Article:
After removing duplicates, our primary search found 237 relevant articles. Following the exclusion of all non-eligible studies a total of 70 cross-sectional studies and 43 comparative cross-sectional studies, from 25 countries, were retained to estimate the prevalence and risk of metabolic syndrome among RA patients. The details of our study selection method are shown in Fig 1. The majority of the studies reporting MetS prevalence (55 studies) included both male and female patients who were aged >18 years. The lowest and highest prevalence of MetS in rheumatoid arthritis patients reported were 10.6% and 55.5%, respectively. More detailed information about each included studies can be found in Table 2.
The present study found a MetS prevalence of 30.65% among RA patients, but this rate ranged from 14.32% to 37.83%, depending upon the MetS definition used. The relatively high degree of variability in MetS prevalence, according to the MetS definition used, is clearly a substantial issue that permeates the literature on this topic. For example, research in Asia has reported the prevalence of MetS to be 45.2% among RA patients using the NCEP-ATP III criteria  and 19.6% when using the WHO definition. In Europe the prevalence rates reported, according to criteria used were: AHA (27.4%), IDF (35.2%), IDF-AHA (37.2%) and NCEP-ATP III (23.0%). Furthermore, based on the NCE-P-ATP III criteria, Oliveira et al. found that the prevalence of MetS among RA patients in South American was 51.4%, but using the IDF criteria this proportion was 53.4% . Much larger differences have been reported in research from the UK, with MetS prevalence ranging from 8.2% to 42.6% , depending upon the definition used. Moreover, in a cross-sectional study which used three definitions (NCEP-ATP III, IDF and AACE) the prevalence of MetS in RA patients varied from 24.6 to 30.7% . Finally, the results of a case- control study in 2013 showed that the frequency of MetS in RA patients and the control group were 30% versus 39% (respectively) when using the ATP III definition and 35% versus 40% (respectively) when using the IDF  definition.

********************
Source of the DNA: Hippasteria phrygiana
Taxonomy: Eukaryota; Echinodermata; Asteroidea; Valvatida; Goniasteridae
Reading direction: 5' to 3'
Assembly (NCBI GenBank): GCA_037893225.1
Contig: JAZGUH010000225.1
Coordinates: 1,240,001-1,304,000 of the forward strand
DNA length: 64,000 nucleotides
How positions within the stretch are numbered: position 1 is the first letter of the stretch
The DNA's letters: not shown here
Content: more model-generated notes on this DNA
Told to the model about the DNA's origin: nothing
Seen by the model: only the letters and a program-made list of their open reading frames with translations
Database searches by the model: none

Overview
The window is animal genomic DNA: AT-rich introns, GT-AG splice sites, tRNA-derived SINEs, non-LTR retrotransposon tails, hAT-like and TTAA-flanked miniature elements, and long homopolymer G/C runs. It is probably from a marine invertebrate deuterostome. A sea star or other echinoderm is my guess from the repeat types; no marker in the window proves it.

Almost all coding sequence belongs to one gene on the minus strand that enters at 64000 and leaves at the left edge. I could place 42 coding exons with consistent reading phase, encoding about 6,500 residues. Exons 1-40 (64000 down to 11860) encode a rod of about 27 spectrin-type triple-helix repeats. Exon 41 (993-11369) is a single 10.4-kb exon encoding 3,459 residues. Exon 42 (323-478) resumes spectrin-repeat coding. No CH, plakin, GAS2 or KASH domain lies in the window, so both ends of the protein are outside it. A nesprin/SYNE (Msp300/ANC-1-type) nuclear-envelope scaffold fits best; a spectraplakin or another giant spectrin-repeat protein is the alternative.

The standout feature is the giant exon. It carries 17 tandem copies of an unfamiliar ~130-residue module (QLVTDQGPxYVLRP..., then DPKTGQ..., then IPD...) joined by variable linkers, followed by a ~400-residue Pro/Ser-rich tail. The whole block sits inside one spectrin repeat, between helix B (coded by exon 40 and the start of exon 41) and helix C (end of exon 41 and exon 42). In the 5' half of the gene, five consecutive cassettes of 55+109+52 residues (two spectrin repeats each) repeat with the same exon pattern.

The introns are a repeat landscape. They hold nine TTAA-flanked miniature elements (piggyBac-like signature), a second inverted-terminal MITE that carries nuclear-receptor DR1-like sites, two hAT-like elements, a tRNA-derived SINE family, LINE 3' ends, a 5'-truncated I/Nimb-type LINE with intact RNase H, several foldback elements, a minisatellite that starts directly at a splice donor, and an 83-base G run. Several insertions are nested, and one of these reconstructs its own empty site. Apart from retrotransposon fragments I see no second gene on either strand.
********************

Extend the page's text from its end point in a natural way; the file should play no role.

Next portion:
The present study has a number of advantages over the previous meta-analysis, including: 1) All of the published studies were included in this meta-analysis. 2) The prevalence of metabolic syndrome was investigated in RA patients from across the world. 3) This study reported the prevalence of MetS in RA patients based upon eight separate definitions. 4) This paper included both comparative cross-sectional and cross-sectional studies. 5) The odds ratio for metabolic syndrome was pooled across a large number of studies.
1) Several countries have not assessed the prevalence of MetS in RA patients and therefore data from those countries could not be presented in this study. 2) The crude (unadjusted) odds ratio for MetS in RA patients was reported, as different studies used different set(s) of confounders.
The prevalence of MetS in RA patients was relatively high, but did not vary significantly by gender. According to the high prevalence of MetS in RA patients and the high risk of it, monitoring and testing for metabolic syndrome in these patients is clearly recommended. As the most important component of metabolic syndrome was found to be a high WC, it is clearly important to pay more attention to patient nutrition and weight loss. Finally, mean age and the diagnostic criteria used to diagnose MetS were identified as sources of heterogeneity in the estimated risk of MetS.